Also, Marx claimed that the elite within the society maintain their elitism by controlling the means of production. I instead believe that those who gain control of the law and policy-making processes within society, deliberately and unwittingly create various laws and policies that serve to socially, economically, and politically advantage these people in relation to other people. That is, gaining and maintaining oneís elite status by owning or controlling the means of production, and keeping the surplus from that production, is only possible because those whose make the laws and policies of the society have made such strategies legal. Therefore, one could have no control or ownership of the means of production and still be elite if other laws and policies allow elitism to occur via other means (eg. claiming taxes, being born to a particular family, being the head of the largest extended family, being higher in the hierarchy of a religious organisation that controls the society, being higher in the hierarchy of a military organisation that controls the society, being voted into power).

Finally, I must say that from a cultural perspective, I think that communism, as conceptualised by Marx, appears to be the next best thing to the AEMís version of Egalitarianism, in that it seeks to stop unjust social, political, and economic domination by an elite few, it raises the status of the worker, and recognises that elitism is maintained by deliberately molding the values and beliefs of the society. Marx also claimed that the people would come to rule themselves (although I donít think he explained how). It is easy to see why Marxís communism has often gained, and will continue to gain the support of many. Itís just a pity that it has never actually occurred. As such, I personally have no objection to Marxists joining the AEM, but we must always remember that Egalitarianism is the key concept, and the AEM goes into this quest to change the constitution of Australia with Egalitarianism as our stated objective and obligation, not someoneís version of communism.


 

Because of Similarities in the Economies of Communist Societies and the AEMís Egalitarian Society, Does the Economic Collapse of Communist Russia Reflect upon the Credibility of the AEMís Egalitarian Economy?
As communist Russia was not an Egalitarian society, the economic demise of communist Russia, or any other so called communist state, has no correlation to the economic success or failure of the AEMís Egalitarian society.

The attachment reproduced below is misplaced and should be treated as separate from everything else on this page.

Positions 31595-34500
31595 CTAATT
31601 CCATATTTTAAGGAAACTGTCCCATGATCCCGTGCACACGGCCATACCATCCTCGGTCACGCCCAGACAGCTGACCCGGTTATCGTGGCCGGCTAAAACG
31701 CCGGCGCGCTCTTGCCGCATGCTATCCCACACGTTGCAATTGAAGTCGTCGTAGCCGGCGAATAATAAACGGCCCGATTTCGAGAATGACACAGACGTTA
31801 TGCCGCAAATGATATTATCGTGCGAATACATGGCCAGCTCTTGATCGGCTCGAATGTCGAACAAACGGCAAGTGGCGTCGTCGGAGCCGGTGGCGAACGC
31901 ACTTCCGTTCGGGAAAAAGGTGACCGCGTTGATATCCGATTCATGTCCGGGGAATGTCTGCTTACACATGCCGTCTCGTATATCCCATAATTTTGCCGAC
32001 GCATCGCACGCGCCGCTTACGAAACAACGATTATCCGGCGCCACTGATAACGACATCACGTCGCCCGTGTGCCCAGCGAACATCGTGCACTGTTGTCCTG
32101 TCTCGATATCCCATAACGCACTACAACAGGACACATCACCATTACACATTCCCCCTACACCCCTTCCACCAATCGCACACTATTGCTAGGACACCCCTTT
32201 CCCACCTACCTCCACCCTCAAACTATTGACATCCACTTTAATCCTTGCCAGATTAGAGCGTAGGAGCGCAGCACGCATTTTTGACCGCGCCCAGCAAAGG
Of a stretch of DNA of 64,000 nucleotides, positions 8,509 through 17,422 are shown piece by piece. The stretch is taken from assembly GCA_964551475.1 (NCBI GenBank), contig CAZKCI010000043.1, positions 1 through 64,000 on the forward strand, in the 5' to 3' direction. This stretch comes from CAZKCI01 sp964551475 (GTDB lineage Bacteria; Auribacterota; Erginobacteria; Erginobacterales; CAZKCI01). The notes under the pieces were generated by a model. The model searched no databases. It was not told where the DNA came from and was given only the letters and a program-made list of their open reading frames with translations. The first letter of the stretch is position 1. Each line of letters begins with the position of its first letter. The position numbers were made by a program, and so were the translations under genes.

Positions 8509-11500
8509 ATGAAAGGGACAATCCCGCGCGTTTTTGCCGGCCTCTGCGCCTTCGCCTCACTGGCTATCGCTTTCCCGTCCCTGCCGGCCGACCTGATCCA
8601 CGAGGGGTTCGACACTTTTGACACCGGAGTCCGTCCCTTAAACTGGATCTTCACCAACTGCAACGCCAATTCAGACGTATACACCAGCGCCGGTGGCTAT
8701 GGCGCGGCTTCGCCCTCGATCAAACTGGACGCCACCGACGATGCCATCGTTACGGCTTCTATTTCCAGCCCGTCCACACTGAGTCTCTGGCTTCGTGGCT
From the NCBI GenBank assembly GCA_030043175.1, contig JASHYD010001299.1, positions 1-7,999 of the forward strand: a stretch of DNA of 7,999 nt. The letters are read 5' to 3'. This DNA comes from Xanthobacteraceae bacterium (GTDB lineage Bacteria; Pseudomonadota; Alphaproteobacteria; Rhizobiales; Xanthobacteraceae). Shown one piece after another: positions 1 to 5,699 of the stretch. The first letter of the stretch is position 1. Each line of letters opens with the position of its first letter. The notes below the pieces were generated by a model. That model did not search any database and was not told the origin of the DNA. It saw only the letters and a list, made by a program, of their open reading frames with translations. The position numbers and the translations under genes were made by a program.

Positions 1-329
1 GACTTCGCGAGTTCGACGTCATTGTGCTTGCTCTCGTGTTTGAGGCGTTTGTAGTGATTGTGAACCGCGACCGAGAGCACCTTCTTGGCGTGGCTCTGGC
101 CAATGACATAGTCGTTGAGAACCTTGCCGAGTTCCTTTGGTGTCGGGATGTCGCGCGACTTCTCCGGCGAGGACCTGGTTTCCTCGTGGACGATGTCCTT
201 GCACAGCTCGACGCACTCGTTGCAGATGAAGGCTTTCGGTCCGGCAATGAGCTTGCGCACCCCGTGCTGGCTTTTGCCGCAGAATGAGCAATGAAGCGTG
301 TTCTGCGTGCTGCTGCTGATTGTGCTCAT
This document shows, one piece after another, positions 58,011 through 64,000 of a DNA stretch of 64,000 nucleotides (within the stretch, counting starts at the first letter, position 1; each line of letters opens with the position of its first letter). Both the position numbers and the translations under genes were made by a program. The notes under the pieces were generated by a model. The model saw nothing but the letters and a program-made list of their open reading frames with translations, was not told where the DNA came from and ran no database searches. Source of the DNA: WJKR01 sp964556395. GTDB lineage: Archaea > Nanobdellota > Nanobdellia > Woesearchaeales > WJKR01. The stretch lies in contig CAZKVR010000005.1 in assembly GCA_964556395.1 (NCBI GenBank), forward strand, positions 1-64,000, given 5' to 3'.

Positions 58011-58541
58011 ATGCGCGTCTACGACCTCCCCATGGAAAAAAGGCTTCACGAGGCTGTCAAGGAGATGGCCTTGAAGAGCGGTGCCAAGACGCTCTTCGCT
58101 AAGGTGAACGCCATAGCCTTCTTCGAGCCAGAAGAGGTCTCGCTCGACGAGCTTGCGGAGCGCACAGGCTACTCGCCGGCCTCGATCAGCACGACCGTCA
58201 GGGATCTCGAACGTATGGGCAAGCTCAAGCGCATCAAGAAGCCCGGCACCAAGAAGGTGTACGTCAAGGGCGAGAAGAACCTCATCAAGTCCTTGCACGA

As with all elitist societies, the economy of communist Russia was/is designed to service the elite, at the expense of the needs of the country. Like capitalist societies, with elitism comes corruption, and with corruption comes chronic economic inefficiency and social problems. And because communist Russia was a totalitarian dictatorship, corruption was much more entrenched and widespread than the amazingly high amount of legal and illegal corruption that occurs within democratic-capitalist societies. As such, the wealth of the nation was forever being siphoned off, leaving the country with less than enough to function properly. After saying this however, it is more likely that the decision to abandon the so-called communist economy was not based upon the inability of Russia to continue economically, but upon the realisation by many of the elite within Russia (and now China) that they (i.e. the elite and powerful) could make even more by changing to capitalism.

The AEM's economic policy of state ownership of all business may also be evident within communist economies, but there are also some big differences between these two economies, which you can read about in our The AEM's Egalitarian Economy web page. For example, within the AEMís Egalitarian society, people in powerful positions, as with everybody else, have no ability to siphon off any of the nationís wealth because they have no control over the money that enters their accounts. We also create a cashless society, so nobody can stash cash or bribe officials.